As an art history major in college, during your initial productions, did staring at abstract impressionist works etc., help you see isolation and exaggerated figures in a way you translated to sound?
No, I think it was more that art history is about deconstructing things, so now I listen to music in a more analytical way than I used to, picking apart every single layer.I hadn’t been doing any music while I was taking my studies of photography more seriously, but I missed being creative sonically and I started using Ableton.

All those first remixes, like the Mariah Carey [Touch My Body] one and the [Beyoncé’s] Say My Name one, I worked on each for two months as I was figuring out how to work the program and how to sequence an electronic song. I’d never really done drums before, so it was all about figuring out what works.


What drew you to Ableton Live as your preferred tool? Was it the versatility to use it as both a production and DJ tool?
No, because playing live was never an ambition I had. I started in high school on Cool Edit Pro, which I loved because it was so wave-based and you could zoom in and chop so precisely, but it was shitty for MIDI and doing drums.
Then I downloaded a lot of demos of programs and Live was the one I had the most fun with. Even when I started with Live I still used Cool Edit Pro, which is now Adobe Audition, and I would ‘master’ in it, but I pretty much do everything in Ableton now, which is nice.

Do you prefer to play or draw notes in?
I’m a click-draw drummer, definitely. My process is very controlled; it’s not like me jamming at home. It’s my laptop, my MIDI keyboard and a lot of work with my mouse, because I spend a lot of time on each layer or element. Automation is super important to me; some people don’t like it because it seems tedious, but I think it’s fun to draw curves.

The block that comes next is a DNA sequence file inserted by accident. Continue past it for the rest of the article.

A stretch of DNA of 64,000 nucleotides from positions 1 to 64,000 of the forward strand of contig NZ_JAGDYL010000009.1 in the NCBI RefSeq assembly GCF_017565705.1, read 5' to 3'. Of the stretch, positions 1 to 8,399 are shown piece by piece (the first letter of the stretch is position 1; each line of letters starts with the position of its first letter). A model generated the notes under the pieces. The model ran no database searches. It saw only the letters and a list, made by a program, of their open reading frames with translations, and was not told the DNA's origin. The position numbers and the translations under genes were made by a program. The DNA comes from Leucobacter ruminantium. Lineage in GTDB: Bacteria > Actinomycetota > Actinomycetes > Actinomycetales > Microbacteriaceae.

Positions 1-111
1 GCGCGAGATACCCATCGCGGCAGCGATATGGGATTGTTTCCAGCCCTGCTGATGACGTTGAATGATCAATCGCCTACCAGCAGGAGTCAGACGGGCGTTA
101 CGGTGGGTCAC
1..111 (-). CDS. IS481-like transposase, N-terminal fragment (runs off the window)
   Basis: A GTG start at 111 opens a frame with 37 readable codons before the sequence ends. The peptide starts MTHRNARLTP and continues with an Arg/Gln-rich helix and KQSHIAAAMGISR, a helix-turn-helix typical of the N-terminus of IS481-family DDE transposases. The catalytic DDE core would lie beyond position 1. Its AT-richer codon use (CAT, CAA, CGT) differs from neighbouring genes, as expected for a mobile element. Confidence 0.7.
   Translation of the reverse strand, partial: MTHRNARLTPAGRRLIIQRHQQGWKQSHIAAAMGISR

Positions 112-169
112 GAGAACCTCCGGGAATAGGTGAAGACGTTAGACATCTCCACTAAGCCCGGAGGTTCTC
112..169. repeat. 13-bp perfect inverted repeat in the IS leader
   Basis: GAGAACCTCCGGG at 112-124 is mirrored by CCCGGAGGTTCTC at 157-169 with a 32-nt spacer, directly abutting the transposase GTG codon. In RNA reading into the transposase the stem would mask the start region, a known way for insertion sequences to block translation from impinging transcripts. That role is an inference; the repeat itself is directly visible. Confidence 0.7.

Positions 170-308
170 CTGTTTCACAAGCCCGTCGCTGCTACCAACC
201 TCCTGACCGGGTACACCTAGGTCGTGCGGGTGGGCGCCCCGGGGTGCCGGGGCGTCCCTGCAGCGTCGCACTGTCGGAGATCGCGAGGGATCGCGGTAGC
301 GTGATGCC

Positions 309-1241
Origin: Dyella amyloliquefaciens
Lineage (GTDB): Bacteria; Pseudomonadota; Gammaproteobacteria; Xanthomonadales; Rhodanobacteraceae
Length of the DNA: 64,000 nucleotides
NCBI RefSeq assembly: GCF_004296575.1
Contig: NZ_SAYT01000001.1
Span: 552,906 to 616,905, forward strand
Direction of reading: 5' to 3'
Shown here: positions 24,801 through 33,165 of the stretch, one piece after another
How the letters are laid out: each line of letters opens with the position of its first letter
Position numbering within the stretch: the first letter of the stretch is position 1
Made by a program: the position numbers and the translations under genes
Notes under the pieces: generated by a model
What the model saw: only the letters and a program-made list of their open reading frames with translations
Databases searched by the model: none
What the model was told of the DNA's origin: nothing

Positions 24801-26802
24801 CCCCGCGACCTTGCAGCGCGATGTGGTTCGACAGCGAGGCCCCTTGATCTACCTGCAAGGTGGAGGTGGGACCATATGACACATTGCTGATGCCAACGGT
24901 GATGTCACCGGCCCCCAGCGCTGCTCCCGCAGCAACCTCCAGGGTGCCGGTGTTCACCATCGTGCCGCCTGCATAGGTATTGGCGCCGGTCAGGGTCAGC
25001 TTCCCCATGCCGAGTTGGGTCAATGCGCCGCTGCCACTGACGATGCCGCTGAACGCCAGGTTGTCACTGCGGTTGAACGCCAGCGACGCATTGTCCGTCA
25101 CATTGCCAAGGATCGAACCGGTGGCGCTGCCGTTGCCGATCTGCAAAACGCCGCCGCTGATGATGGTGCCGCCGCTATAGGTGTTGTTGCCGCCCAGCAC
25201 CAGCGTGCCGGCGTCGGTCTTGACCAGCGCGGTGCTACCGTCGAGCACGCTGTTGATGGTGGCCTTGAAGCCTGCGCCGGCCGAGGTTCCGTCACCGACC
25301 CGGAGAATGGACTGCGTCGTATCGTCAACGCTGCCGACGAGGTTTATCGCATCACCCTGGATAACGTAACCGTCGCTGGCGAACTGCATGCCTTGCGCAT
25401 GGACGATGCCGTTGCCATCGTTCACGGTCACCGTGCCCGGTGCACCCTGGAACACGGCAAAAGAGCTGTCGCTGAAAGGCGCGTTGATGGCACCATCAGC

All the dry/wetness of my effects and my volume/gain are crazy automated. But I try to hide my MIDI by adding noise and field recordings, and eventually I want to make it even more personal by adding my own recordings.
That’s something I definitely respect about people like Toro y Moi, how he has these great pop songs, but he mixes in unusual, personal samples.

You’re relatively early on in your career. What are your plans for the future? Do you have any milestones you want to reach?
I haven’t thought about it too much. I’m just taking it release by release. I think one thing that is always at the back of my mind is that I’d love to score a soundtrack. I’m really into ambient post-rock and a lot of instrumental music, so it’d be nice to tie back to that. I’m sure that could possibly happen. That would be really fun!